‘A Christmas Carol’ Movie Review

If you’re a moviegoer who feels that you aren’t getting nearly enough of your Jim Carrey fix these days, be prepared for a little overkill. Carrey juggles not only assorted English and Irish accents in the new and not so improved Dickens’ A Christmas Carol. He also voices at least eight of the characters, including the elder Scrooge, the Ghost of Christmas Past, Scrooge as a Young Boy, Scrooge as a Teenage Boy, Scrooge as a Young Man, Scrooge as a Middle-Aged Man, the Ghost of Christmas Present and Ghost of Christmas Yet to Come.

The bad news is that Carrey in his eagerness, is completely unrecognizable in emaciated and beaknosed Scrooge parody makeover, as he melts irrevocably into his multiple personas.

Written and directed by Robert Zemeckis (Forrest Gump, Back To The Future, The Polar Express), this Christmas Carol suffers a worse identity crisis than Scrooge himself. Clinging literally to the Dickens classic source novel, the film at times strives to break out of its claustrophobic stagey theatrics and propel Scrooge and his supernatural helpmates into outer space, as if in takeoff into an entirely different futuristic comic book movie.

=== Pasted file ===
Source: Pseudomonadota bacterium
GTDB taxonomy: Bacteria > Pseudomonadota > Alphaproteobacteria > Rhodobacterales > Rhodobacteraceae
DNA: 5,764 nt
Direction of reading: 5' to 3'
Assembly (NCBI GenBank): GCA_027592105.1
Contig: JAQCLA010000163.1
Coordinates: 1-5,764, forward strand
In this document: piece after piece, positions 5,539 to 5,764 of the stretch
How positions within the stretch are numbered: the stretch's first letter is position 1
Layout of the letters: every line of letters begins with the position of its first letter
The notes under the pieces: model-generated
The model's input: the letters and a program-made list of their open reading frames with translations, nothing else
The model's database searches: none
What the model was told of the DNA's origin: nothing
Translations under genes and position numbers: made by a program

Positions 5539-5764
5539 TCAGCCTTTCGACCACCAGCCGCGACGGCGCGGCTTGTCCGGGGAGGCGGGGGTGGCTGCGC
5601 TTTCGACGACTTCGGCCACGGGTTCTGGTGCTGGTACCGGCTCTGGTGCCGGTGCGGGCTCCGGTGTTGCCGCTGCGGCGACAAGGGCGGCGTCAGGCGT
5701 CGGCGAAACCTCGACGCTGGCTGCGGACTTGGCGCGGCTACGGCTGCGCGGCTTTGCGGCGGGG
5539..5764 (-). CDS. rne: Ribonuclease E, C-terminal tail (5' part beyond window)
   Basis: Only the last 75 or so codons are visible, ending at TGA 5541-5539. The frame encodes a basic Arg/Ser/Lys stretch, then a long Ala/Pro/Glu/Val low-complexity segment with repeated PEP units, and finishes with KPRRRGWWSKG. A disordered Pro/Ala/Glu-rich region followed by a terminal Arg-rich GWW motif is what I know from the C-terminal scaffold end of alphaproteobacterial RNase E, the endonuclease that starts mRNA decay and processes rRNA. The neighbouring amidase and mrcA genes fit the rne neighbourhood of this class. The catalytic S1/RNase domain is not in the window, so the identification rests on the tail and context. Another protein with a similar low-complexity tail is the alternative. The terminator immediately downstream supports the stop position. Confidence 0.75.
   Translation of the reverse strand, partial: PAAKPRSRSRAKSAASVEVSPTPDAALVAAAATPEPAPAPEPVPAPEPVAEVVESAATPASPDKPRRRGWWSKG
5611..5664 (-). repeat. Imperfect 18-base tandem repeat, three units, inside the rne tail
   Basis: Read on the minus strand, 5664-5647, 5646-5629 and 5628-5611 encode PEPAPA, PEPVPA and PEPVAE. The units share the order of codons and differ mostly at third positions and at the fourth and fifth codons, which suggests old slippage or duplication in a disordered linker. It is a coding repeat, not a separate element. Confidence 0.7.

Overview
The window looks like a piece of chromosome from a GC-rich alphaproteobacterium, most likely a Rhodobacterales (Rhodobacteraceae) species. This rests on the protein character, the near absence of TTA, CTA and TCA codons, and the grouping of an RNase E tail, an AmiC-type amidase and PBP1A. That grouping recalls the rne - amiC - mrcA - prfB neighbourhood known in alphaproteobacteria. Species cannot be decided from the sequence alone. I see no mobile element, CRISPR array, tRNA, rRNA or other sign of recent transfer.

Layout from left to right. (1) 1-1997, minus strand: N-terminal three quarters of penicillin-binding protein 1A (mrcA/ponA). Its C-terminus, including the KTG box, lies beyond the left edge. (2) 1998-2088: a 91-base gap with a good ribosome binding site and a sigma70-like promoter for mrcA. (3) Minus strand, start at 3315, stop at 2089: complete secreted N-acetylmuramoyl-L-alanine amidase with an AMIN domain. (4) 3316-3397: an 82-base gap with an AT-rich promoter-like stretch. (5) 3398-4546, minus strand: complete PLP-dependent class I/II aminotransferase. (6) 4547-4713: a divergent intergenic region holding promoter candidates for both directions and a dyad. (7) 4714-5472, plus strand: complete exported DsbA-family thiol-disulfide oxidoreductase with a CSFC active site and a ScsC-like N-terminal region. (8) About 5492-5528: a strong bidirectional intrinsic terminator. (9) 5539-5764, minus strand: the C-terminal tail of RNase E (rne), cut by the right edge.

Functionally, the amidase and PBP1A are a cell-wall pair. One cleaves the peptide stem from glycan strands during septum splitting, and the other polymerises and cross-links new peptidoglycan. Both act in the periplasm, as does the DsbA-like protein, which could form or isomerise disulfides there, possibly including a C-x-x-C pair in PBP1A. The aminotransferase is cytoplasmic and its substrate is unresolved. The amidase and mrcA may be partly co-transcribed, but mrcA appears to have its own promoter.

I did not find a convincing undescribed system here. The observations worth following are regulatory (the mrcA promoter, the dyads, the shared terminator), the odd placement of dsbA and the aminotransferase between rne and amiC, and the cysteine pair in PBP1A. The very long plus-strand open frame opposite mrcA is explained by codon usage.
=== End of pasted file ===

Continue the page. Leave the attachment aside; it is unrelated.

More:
A Christmas Carol Movie

And while the latest, primarily lethargic IMAX/3-D vision of this vintage tale is much too self-serious and dark (even improving at times with its murky visuals, by removing the 3-D glasses) to enchant kids in the audience, adults are likely to be turned off as well by the Carrey/Scrooge intermittent standup curmudgeon’s cartoonish flights of fancy into sidebar unimpressive physical antics, that have nothing much to do with the story. To top matters off, Gary Oldman doing Bob Cratchit, Tiny Tim and Marley simultaneously, borders on Christmas yarn spinning sacrilege.

Veering between period piece Victorian insularity and space age hi-tech gimmickry, A Christmas Carol also unavoidably projects an oddly outdated perspective. For how many in the audience can’t help but agree with cranky Scrooge that Christmas has become a distasteful affair, drowning these days in commercial excess. Or the not uncommon liberal-minded opinion that the government not individuals, should tend to the welfare of the economically unfortunate. So three cheers for Bah Humbug!

Walt Disney Pictures

Rated PG

2 stars

Prairie Miller is a New York multimedia journalist online, in print and radio, who reviews movies and conducts in-depth interviews. She can also be heard on WBAI/Pacifica National Radio Network’s Arts Express.